Of Lord Hermand's rather eccentric warmth on the bench, there are many anecdotes. The well known but highly characteristic one of "Keep him out," and which has been retailed to the public in a variety of shapes, occurred in the Justiciary Court of Glasgow. The Court had been interrupted by a noise which annoyed him very much. "What is that noise?" cried his lordship to one of the officers of the Court. "It's a man, my lord." "What does he want?" "He wants in, my lord." "Keep him out." The man, it would appear, however, had got in; for in a short time the noise was renewed, when his lordship again demanded—"What's that noise there?" "It's the same man, my lord." "What does he want now?" "He wants out, my lord." "Then keep him in—I say, keep him in!"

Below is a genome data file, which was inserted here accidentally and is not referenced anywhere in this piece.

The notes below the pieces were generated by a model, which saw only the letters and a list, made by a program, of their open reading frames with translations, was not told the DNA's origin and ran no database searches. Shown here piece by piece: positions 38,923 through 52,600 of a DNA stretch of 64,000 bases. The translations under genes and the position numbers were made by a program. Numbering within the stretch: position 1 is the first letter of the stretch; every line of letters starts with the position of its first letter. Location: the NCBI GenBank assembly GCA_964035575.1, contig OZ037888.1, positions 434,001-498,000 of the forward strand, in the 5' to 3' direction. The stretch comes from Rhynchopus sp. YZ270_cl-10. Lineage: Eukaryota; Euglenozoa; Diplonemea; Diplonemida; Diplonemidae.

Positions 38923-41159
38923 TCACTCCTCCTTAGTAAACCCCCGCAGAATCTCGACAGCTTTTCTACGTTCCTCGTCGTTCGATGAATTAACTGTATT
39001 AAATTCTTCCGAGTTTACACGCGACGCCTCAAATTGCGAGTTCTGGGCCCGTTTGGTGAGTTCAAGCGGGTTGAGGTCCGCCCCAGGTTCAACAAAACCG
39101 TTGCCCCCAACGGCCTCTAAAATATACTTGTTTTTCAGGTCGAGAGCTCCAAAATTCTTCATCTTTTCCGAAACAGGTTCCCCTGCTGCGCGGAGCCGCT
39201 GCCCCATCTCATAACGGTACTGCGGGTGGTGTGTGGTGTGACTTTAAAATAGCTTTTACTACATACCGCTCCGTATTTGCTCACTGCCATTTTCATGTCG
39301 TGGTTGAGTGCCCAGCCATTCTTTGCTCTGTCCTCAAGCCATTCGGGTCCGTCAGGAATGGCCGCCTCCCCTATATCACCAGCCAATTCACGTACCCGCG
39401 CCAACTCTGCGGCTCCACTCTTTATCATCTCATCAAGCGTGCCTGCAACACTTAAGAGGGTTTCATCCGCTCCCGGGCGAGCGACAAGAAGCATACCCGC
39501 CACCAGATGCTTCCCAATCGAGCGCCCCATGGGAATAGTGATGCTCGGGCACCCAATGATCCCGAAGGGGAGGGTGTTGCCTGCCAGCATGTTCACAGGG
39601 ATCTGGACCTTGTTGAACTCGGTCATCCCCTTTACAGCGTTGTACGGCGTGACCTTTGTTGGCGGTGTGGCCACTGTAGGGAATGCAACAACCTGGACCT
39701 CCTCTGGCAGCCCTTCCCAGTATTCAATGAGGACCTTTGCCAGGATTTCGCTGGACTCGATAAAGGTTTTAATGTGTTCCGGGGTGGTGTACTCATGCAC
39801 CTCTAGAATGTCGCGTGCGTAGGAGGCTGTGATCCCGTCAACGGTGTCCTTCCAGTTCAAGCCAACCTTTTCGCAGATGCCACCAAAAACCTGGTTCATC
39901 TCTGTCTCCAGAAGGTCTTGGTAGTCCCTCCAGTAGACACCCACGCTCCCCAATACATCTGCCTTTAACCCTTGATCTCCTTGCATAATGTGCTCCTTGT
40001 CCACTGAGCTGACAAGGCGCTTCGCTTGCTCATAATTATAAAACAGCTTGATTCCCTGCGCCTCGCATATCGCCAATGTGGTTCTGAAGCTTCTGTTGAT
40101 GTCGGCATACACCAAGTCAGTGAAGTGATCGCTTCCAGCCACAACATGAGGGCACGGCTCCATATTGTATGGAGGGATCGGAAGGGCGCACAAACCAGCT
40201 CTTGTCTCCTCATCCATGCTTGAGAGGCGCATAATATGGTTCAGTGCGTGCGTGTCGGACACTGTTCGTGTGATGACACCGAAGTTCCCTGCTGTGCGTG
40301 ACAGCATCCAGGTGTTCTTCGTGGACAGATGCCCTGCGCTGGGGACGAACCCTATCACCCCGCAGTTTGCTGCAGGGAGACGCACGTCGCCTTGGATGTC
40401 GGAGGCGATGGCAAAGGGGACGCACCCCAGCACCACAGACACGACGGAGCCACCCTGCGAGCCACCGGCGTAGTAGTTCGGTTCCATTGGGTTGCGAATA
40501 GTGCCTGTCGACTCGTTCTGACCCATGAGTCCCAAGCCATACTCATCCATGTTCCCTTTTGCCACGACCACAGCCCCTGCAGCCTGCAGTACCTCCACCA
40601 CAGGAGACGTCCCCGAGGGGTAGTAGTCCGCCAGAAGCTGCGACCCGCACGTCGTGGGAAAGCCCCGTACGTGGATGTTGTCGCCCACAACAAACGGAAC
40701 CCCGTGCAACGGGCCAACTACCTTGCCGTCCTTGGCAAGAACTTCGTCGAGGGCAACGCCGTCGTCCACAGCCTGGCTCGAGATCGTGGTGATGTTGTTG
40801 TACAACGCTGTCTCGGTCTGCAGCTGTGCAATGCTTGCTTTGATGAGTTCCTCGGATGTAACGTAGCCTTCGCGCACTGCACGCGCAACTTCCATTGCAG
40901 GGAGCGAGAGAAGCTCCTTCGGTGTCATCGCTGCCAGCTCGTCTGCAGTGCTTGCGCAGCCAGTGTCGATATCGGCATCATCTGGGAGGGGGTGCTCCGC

On another occasion, when presiding in a criminal court in the north, and the business of the trial, in which life and death were at stake, was proceeding with that solemnity which distinguishes our justiciary courts, a wag (for there are some characters who must have their joke, however solemn the occasion) entered the court, and set a musical snuff-box a-playing Jack's Alive upon one of the benches. In the silence of conducting the inquiry, the music struck the ears of the audience, and particularly the venerable judge, whose auricular organ was to the last most admirably acute ; and a pause to the business was the immediate consequence. He stared for an instant on hearing a sound so unusual in a court of justice, and, with a frantic demeanour, exclaimed, "Macer, what, in the name of------is that?" The officer looked around him in vain to answer the inquiry, when the wag exclaimed, "It's Jack's Alive, my lord." "Dead or alive, put him out this moment." "We canna grup him, my lord." "If he has the art of hell, let every man assist to arraign him before me, that I may commit him for this outrage and contempt." Every one endeavoured to discover the author of the annoyance, but he had put the check upon the box, when the sound for a time ceased, and the macer informed his lordship that the person had escaped. The judge was indignant at this; but not being able to make a better of it, the trial proceeded, when, in about half-an-hour, sounds of music again caught the ears of the Court. "Is he there again?" exclaimed his lordship. "By all that's sacred, he shall not escape me this time; fence, bolt, bar the the doors of the court; and, at your peril, let a man, living or dead, escape." All was now bustle, uproar, and confusion; but the search was equally vain as before. His lordship, who had lived not long after the days of witchcraft, began to imagine that the sound was something more than earthly, and exclaimed, "This is a deceptio auris; it is absolute delusion, necromancy, phantasmagoria;" and, to the hour of his death, never understood what had occasioned the annoyance that day to the Court.